▪ “Friends From College” (Netflix, July 14). Film director Nicholas Stoller (“Neighbors”) and wife Francesca Delbanco are behind this eight-episode dramedy about a group of six Ivy Leaguers (including Keegan-Michael Key, Fred Savage, Cobie Smulders and Nat Faxon) who remain friends in their complicated 40s. Precious, sure, but Key’s comedic timing saves the episodes I’ve seen.

▪ “Game of Thrones” (HBO at 9 p.m., Sunday, July 16). Although I find it a bit rudderless since it eclipsed the novels (which I’ve never read), “GoT” is still one of the best shows of our time. There are only seven episodes in this penultimate season, so enjoy them while they last. As far as I’m concerned, the sooner Daenerys and Tyrion take care of Cersei, the better — but I hope they leave something for Arya.

▪ “The Strain” (FX at 10 p.m., Sunday, July 16). Guillermo del Toro and Chuck Hogan’s underappreciated viral-vampires saga moves at a nice clip with a minimum of existential crises amid the horror. This fourth and final season deals with the fact that petulant brat Zach (Max Charles) set off a nuclear bomb in Manhattan at the end of Season 3. (He’s the worst.)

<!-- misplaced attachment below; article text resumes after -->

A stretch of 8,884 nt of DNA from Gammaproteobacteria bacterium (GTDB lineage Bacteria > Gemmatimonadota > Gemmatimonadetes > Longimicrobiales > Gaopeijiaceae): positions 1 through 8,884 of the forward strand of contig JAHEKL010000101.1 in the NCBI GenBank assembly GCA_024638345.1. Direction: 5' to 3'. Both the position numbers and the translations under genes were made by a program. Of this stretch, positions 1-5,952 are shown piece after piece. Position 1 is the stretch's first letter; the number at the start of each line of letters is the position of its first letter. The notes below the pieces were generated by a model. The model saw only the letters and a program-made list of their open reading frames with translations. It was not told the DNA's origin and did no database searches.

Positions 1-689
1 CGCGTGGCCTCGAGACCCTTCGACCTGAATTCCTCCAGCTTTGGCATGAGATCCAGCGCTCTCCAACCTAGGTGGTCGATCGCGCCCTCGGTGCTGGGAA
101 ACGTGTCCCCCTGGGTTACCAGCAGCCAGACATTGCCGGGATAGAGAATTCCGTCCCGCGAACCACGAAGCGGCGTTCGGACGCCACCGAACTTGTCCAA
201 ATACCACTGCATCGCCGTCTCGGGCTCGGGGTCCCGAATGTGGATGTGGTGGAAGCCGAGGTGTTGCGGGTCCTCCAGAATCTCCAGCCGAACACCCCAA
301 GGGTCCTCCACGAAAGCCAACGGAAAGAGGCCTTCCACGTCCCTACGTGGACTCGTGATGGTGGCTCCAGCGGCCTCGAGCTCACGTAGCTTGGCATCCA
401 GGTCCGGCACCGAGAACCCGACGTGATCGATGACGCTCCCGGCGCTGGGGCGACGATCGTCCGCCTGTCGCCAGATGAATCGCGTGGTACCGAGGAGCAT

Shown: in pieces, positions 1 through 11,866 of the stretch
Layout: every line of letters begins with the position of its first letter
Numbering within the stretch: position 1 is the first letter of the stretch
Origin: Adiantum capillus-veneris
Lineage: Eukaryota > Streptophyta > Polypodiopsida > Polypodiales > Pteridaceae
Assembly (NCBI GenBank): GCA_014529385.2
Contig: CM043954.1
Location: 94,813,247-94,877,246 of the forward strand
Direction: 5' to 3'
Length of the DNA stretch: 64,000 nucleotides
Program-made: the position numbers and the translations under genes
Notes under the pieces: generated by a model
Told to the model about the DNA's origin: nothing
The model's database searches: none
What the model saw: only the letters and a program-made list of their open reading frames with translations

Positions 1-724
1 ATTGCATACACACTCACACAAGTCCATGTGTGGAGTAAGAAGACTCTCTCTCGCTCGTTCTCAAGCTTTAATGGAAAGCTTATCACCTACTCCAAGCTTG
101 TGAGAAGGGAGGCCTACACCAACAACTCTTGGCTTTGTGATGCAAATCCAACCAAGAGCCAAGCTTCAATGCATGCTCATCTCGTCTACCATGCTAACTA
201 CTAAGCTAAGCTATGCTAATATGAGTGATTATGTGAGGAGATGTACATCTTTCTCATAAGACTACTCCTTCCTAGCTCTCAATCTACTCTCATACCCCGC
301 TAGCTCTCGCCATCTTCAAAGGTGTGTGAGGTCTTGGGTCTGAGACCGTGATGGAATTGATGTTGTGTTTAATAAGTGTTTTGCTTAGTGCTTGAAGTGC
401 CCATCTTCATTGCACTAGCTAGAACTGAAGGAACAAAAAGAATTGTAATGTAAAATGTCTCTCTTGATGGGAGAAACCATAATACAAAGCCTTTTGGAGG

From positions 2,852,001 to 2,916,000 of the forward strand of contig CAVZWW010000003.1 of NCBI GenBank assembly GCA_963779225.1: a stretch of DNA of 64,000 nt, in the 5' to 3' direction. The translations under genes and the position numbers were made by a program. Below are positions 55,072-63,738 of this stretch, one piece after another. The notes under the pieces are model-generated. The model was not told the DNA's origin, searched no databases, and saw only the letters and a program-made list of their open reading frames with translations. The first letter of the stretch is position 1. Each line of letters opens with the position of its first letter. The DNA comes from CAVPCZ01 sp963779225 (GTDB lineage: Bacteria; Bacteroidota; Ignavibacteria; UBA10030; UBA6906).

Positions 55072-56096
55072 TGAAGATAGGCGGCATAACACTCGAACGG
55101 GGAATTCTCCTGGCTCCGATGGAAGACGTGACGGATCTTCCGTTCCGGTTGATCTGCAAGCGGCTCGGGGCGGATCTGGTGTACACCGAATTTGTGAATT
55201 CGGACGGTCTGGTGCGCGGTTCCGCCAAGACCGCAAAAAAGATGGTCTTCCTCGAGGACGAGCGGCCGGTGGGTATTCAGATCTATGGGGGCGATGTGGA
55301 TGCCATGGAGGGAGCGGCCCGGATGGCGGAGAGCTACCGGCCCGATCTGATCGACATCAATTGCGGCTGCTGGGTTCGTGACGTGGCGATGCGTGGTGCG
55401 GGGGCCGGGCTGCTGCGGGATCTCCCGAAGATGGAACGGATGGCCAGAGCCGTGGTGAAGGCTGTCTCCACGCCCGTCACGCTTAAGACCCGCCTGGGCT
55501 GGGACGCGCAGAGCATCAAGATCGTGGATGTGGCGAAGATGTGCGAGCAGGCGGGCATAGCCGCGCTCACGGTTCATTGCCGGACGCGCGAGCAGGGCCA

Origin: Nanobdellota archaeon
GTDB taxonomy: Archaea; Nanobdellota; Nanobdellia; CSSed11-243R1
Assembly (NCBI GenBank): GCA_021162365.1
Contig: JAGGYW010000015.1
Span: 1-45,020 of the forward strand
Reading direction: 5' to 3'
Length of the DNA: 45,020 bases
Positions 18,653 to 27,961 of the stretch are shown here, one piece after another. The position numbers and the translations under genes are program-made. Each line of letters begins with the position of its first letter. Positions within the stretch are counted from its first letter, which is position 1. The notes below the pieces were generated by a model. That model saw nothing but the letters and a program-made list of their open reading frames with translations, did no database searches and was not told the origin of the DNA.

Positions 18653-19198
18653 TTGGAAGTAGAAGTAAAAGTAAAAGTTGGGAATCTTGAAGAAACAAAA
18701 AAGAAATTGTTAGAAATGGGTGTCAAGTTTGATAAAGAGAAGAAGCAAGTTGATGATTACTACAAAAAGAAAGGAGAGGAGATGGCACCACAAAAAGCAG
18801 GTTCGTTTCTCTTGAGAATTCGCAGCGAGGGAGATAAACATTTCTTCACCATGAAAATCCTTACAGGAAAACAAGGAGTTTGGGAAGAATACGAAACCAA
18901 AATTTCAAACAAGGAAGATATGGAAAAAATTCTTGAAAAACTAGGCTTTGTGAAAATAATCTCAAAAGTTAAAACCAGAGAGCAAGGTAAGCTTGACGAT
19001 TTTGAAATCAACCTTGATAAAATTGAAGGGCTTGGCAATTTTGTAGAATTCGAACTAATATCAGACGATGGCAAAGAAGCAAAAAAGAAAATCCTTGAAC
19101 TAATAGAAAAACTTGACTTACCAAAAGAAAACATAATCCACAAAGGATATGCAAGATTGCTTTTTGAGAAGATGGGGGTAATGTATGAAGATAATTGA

▪ “Insecure” (HBO at 10:30 p.m., Sunday, July 23). Issa Rae’s affecting portrait of a young social worker in Los Angeles and the up-and-down state of her friendships and love life ended its first season on an especially down note, when her character’s boyfriend dumped her after discovering she’d had an affair. Both Rae and HBO have been pretty tight-lipped about what happens next.

▪ “Midnight, Texas” (NBC at 10 p.m., Monday, July 24). From author Charlaine Harris (who gave us “True Blood”), this drama is about a small town that’s full of paranormal inhabitants (vampires, witches, werewolves, psychics) who have to fight off cops and biker gangs to form a community where they can be themselves. Looks like the usual monster mash-up of gothic and erotic.

▪ “Somewhere Between” (ABC at 10 p.m., Monday, July 24). As if media workers aren’t crazy-busy enough these days, Paula Patton stars as Laura Price, a TV news producer who has a frighteningly detailed vision that her 8-year-old daughter (Aria Birch) will be murdered. This 10-episode thriller follows along as Laura desperately tries to prevent the inevitable.